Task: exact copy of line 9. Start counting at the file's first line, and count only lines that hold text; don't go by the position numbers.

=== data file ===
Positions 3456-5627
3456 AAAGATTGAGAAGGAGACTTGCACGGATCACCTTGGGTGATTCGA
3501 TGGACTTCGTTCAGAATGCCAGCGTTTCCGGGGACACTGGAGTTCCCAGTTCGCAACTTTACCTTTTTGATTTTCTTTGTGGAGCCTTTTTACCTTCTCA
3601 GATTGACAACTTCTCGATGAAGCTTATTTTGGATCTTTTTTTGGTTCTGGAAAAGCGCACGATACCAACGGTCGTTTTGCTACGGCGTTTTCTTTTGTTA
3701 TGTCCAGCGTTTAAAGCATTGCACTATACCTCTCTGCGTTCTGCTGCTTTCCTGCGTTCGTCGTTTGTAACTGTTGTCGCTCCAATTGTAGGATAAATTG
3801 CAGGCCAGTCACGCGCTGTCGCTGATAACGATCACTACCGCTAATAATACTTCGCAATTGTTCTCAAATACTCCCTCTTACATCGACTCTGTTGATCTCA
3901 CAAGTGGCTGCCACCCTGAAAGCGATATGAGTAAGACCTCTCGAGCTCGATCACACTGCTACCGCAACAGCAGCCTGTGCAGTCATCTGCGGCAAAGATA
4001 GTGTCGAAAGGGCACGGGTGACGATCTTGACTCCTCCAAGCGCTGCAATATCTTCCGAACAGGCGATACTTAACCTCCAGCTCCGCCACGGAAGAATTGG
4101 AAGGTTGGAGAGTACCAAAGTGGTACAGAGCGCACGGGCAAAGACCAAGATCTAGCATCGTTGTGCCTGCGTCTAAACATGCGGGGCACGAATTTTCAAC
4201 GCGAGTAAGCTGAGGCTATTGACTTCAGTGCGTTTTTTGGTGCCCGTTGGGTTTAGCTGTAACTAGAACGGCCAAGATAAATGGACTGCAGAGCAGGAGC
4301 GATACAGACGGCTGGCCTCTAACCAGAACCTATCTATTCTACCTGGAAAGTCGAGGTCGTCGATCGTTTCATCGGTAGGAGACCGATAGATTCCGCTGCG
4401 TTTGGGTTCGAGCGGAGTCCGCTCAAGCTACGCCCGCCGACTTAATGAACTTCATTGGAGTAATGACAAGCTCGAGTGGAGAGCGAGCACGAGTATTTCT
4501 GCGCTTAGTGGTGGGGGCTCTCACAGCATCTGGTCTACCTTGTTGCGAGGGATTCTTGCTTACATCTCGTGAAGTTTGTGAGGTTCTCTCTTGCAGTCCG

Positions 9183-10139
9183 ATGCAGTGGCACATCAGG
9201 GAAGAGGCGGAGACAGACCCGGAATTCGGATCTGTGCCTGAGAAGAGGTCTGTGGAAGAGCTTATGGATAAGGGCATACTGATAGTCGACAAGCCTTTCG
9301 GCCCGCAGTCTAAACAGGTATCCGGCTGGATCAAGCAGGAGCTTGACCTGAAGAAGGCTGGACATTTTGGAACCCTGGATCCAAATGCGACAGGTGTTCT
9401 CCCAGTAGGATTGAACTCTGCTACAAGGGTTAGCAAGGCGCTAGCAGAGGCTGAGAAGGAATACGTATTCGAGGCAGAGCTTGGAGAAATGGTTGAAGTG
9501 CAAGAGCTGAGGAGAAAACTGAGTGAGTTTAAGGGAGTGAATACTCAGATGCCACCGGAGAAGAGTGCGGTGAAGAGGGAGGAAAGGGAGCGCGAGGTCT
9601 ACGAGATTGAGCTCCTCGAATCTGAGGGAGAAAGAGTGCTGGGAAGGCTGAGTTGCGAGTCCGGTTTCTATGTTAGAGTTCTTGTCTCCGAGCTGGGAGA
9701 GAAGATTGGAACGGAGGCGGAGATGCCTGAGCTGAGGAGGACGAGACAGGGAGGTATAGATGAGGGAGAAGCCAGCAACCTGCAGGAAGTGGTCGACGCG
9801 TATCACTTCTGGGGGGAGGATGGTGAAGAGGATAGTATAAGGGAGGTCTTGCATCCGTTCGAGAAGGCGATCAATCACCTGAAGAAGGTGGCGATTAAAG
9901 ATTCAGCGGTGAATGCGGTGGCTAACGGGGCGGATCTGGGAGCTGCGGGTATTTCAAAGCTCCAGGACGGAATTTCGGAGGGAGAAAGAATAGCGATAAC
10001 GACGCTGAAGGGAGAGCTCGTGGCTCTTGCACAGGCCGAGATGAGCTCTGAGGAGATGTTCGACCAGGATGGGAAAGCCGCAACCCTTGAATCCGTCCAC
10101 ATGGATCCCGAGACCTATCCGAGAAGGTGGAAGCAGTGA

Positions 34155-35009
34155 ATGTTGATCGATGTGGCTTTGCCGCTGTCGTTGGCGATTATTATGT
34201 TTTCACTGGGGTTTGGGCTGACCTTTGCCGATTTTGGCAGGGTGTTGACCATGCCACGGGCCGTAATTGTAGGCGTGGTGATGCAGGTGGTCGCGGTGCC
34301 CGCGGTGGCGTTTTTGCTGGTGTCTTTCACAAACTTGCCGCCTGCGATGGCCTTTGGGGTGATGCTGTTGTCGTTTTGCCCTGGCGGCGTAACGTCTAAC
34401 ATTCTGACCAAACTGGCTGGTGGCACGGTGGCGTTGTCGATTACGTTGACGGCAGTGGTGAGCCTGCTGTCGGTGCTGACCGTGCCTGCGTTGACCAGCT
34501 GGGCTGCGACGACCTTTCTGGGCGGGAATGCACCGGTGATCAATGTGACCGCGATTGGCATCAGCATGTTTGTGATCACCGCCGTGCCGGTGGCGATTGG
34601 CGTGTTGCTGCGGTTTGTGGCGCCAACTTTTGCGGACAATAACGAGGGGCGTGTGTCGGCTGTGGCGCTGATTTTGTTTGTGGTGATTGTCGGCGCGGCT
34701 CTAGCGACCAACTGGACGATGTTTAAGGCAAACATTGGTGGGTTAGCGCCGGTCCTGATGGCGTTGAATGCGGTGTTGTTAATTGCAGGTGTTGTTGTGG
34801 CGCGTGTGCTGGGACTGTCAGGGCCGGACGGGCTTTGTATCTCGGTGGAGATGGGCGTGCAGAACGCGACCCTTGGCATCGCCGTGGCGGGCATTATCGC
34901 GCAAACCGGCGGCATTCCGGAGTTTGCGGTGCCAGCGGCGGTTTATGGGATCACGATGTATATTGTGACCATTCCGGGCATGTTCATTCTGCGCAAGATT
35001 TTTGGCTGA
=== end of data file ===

4101 AAGGTTGGAGAGTACCAAAGTGGTACAGAGCGCACGGGCAAAGACCAAGATCTAGCATCGTTGTGCCTGCGTCTAAACATGCGGGGCACGAATTTTCAAC